Those who today exile themselves in such great a number, because of the the disgust for the present men and measures push them to go breathe a purer air, tell abroad what the marks that the colonist bares on his forehead are; what the obstacles which stop him in his walk towards progress are; these shackles which connect his arms if not very productive on the native soil, governed by and for the aristocracy, become so sought for and so greatly productive on the free land! You can be ensured that they are preparing anguishe and vexation for the Minister of the war. They pulverized its bronze batteries by those of the free press, by those of free discussion. They will more and more give consolation and hope to the oppressed; they advanced the hour of the pay back, the hour of noble revenge, when good will be done even to those who practised evil.
The privileged people always think that the prayers and the complaints against the abuses which benefit them are an invitation to repress them by violence. Proud, just and enlightened men, whose convictions are intense because they are the result of strong studies and long meditations, have faith in the empire of reason, and it is for reason alone that they ask the correction of the abuses. Their efforts are addressed to all, to the powerful ones initially, to inspire them sympathy for the people that are suffering and that were impoverished by the abuses. They present them with glory and happiness to conquer, if they know how to render the society of their time more prosperous and more moral that it was it in the times which preceded. They address them initially and preferably, because their mind being more cultivated, they would be better prepared to be able to consider questions of general interest under all their various aspects, and to solve them quickly and correctly when selfishness does not blind them. They address the masses after, to say them that the sabre is not in their hands, but that reason is the richest and most invaluable of divine gifts and that it was separated almost equally amongst all, that the culture of the mind can centuplicate its fruitfulness and strength; that to clear the land one needs physical strenght enlightened by experience, but that in order to make good constitutions and good laws, and to apply them wisely, it is necessary to have before all a strong reason, enlightened not only by serious studies, but above all by a real devotion to the country, and the absence of any personal covetousness of ambition or interest. Here is what could seen before, here is what has since become so rare, now that fortunes acquired at the expense of the public and personal honor, have become so numerous! How badly do these reproaches of propensity to violence come from those who constantly have recourse to violence to prevent the free discussion of political or social questions, physical violence by means of the law, moral violence by the anathema!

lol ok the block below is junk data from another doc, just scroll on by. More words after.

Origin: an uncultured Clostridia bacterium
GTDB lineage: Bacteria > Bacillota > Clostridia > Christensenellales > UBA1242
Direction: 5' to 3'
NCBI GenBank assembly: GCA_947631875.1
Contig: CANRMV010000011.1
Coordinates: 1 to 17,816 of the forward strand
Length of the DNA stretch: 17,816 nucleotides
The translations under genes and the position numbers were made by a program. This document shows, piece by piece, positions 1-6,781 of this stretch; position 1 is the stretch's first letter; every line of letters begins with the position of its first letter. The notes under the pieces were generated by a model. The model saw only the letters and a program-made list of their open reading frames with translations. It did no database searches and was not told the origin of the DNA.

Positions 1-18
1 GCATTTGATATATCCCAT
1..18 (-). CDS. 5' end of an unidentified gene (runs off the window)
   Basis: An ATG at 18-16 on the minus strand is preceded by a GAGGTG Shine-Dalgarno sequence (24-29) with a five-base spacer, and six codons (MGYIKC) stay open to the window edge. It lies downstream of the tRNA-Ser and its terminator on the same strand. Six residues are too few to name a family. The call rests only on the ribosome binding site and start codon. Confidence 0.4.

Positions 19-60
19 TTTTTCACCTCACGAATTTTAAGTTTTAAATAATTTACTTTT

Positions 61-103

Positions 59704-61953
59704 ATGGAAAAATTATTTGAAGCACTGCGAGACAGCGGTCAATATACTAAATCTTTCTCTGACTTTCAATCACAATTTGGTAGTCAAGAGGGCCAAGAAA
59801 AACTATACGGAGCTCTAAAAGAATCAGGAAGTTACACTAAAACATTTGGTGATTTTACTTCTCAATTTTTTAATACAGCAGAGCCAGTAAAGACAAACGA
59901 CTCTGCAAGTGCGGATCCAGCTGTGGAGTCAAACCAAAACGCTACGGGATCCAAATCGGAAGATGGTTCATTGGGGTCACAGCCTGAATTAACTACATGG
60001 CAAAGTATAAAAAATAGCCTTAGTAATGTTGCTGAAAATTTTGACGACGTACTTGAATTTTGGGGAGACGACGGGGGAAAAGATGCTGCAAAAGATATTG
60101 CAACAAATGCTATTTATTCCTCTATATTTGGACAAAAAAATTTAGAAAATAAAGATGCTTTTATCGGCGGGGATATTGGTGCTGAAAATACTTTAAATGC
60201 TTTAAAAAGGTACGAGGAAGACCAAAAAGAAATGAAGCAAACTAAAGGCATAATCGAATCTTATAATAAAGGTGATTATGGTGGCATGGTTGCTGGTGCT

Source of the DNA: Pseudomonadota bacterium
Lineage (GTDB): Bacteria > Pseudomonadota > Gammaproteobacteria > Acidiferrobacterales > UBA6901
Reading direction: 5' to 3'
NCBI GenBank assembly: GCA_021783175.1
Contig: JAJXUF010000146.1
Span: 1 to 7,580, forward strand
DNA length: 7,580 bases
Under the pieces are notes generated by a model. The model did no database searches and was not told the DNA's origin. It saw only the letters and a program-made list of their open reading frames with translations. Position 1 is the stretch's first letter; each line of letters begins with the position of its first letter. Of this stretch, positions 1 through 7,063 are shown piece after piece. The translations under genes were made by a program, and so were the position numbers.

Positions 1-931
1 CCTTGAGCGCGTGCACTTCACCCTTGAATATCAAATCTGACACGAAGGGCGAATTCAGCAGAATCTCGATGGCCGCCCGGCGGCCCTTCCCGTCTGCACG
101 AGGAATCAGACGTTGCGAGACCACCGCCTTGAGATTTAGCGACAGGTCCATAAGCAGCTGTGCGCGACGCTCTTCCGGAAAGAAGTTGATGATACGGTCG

All I can do next is to compliment you on the high intelligence and the enlightenend liberality with which you proclaimed and applied the principle of solidarity, and of the gathering in your enclosure -- as in all the political and social organization of our fatherland -- of all races, all religious beliefs, of all freely expressed and freely discussed opinions.
Very blind are those who speak of the creation of a new nationality, strong and harmonious, on the northern bank of St Laurent and the Great Lakes, and who are unaware of or denounce the major and providential fact that this nationality is already very well formed, great, and growing unceasingly; that it cannot be confined to its current limits; that it has an irresistible force of expansion; that in the future it will be more and more made up of immigrants coming from all the countries of the world, no longer only from Europe, but soon of Asia, of which the overpopulation is five times more numerous and no longer has any other outfall than America (1); composed, says I, of all races of men, who, with their thousand religious beliefs, large mix of errors and truth, are pushed all by the Providence towards this common rendez-vous that will melt in unity and fraternity all of the human family.
(1) - Ten thousand Chinese are currently at the the summit of Snow Mountains, 8, 000 feet above ground, constructing the great railroad that will connect the two oceans and make our America the commercial centre of the whole word.
Original Publication: Printed in the newspaper Le Pays, 9, Ste-Thérèse Street, 1868, 20 pages
La belle Madonna?